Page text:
FRAMINGHAM (11/24/2003) - At the local pool hall, you pay for as many tables as you need to accommodate your party crowd. And you pay only for the time you use the tables.
Similarly, with new high-performance computing services from IBM Corp. and a joint offering from Gateway Inc. and United Devices Inc., life science companies are charged only for the number of processors used and the time required to complete a computation or simulation. And when the in silico project is completed, you can simply walk away. New Twist on an Old Service Utility computing offers life science companies an alternative to traditional outsourced IT services. Rather than locking companies into rigid fixed-price, long-term contracts, new offerings from IBM and United Devices tout a pay-as-you go, pay-per-use model.
IBM's Deep Computing on-demand service and the Gateway Processing On Demand service, which uses United Devices' Grid MP platform, offer biotechs and pharmas an alternative to purchasing powerful computer equipment or using a traditional outsourced data center.
The new services are realizations of a concept that has been around for many years: utility computing. The term has several meanings within the IT community, but here, utility computing is defined as a service -- analogous to utilities such as electricity or water -- where a company pays as it goes for its necessary computing power.
The IBM service "falls into an inter-domain (for companies) not contemplating purchase of their own systems or using an outsource service that (implies) a long-term commitment," says David Turek, vice president of IBM Deep Computing.
Turek notes that the service is ideal for "applications that need to be executed one time or with some degree of periodicity." In particular, "the service is geared to discontinuous events -- typically married to things of great urgency," he says.
The need for speed is certainly what drew the medical technology company Electro-Optical Sciences (EOS) to the IBM service. EOS is seeking FDA approval for a new melanoma early-detection diagnostic tool called MelaFind. The device, which resembles the nozzle of a showerhead, performs a multi-wavelength light scan of a patient's skin. Images are collected and securely transmitted over the Internet to the IBM Deep Computing on-demand center, in Poughkeepsie, N.Y. There, an EOS pattern-recognition program compares the scanned images to a database of more than 20,000 high-resolution images of skin lesions.
EOS designed MelaFind to be used by doctors and nurses, ideally in such a way that would give patients their results while they waited in the office. As a relatively small company, EOS lacks the high-performance computing power required to process images in a timely manner. "The (on-demand) supercomputing power enables us to quickly train the pattern-recognition algorithms to obtain a reliable diagnosis," says Marek Elbaum, EOS CEO.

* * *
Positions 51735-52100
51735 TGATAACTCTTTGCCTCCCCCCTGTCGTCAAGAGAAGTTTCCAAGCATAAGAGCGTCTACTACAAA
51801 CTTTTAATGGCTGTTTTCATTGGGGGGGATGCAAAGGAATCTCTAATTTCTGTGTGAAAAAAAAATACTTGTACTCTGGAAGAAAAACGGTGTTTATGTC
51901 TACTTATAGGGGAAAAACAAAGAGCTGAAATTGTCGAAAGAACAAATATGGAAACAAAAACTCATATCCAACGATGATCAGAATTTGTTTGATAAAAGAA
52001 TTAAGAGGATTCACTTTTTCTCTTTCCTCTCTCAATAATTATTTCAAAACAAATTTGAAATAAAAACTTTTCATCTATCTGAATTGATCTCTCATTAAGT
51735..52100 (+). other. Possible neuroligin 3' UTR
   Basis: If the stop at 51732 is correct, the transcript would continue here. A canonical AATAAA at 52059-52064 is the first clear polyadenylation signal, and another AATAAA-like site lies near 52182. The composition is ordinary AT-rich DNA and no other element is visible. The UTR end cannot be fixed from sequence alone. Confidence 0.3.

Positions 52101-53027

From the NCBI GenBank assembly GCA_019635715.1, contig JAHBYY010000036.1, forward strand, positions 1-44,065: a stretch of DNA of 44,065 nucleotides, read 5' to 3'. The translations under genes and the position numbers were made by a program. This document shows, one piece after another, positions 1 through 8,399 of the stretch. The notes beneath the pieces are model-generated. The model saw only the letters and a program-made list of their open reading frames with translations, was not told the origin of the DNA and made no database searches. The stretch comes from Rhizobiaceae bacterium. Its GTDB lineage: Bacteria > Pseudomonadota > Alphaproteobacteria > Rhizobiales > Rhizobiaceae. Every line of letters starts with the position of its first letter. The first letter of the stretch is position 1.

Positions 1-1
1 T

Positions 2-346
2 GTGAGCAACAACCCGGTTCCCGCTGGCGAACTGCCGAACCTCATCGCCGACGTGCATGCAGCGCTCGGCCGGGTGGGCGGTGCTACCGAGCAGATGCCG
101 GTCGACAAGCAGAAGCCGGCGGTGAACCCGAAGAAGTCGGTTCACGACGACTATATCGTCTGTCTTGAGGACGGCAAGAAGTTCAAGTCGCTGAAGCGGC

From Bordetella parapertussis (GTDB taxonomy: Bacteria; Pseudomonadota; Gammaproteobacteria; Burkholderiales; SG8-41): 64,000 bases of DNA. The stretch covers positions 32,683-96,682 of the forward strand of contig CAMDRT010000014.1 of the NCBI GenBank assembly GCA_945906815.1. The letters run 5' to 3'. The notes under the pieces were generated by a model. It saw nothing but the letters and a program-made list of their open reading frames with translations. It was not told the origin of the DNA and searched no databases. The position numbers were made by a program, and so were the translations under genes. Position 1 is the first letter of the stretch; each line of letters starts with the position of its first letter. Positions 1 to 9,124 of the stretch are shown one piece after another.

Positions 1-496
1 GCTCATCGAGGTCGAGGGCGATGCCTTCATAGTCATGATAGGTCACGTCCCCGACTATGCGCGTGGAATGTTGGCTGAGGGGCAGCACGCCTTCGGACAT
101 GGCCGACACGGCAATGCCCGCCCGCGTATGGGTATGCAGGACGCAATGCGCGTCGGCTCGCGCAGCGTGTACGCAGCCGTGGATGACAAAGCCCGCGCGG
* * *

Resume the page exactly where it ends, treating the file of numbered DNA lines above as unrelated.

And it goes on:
In EOS' case, the utility service provides short, occasional bursts of supercomputing power. If EOS were to install its own systems, the computers would sit idly by most of the time.
The American Diabetes Association (ADA) is taking advantage of a similar service provided by Gateway/United Devices to complement its existing computational capacity. This allows the ADA to ramp up research projects quickly without investing in additional computer equipment.
The ADA uses the service to run Archimedes software to model things such as determining how minor lifestyle changes can reduce a diabetic's risk of complications, or how heart-attack rates are reduced by lowering blood glucose levels. The ADA had previously teamed with other groups to perform simulations (see "Entelos Gives Its Computing Mix a Stir," June 2002 Bio-IT World, page 32). But "renting supercomputer time to (run Archimedes) can cost hundreds of thousands of dollars," says Richard Kahn, ADA's chief scientific officer. The Gateway/United Devices service offers the ADA an efficient alternative.
Industry analysts say that both services have a similar pricing structure. There's a fee to establish an account and start the software running, and an hourly rate per central processing unit (CPU) used.
IBM will not disclose exact pricing for its service. United Devices charges a one-time fee of about US$1,000 to set up an account. It provides an optional service that helps a company port its application to the grid. "But you can also do it yourself," says Paul Kirchoff, vice president of marketing at United Devices. The company will give its customers a tool to port the application.
Once the program is ported, United Devices charges 30 cents per GHz hour (the computers use 1GHz processors, so this rate is equivalent to 30 cents per CPU hour). Hourly blocks can be purchased at a slightly discounted rate. If a company runs a simulation on 1,000 computers (assuming one CPU per computer), and the job takes six hours to complete, that would cost about $1,800.
To put that hourly cost into perspective, the Virginia Bioinformatics Institute at Virginia Tech charges researchers about 21 cents per CPU hour to run programs on its Linux cluster. And a network manager (who wished not to be identified) at a Cambridge, Mass., life science company said that a rate of about 25 cents per CPU hour would be appropriate to offset the power and cooling costs to run his data center, IT labor charges to manage and administer the servers in its clusters, and annual fees such as warranties and service contracts.
The IBM and Gateway/United Devices services will not likely replace traditional outsourced data centers (which require long-term contracts whether the systems are used or not), nor deter companies from buying their own computing facilities. However, they do represent an interesting alternative that, in some scenarios, makes economic sense.
IT managers should bear that in mind the next time they feel behind the eight ball in need of extra computing power.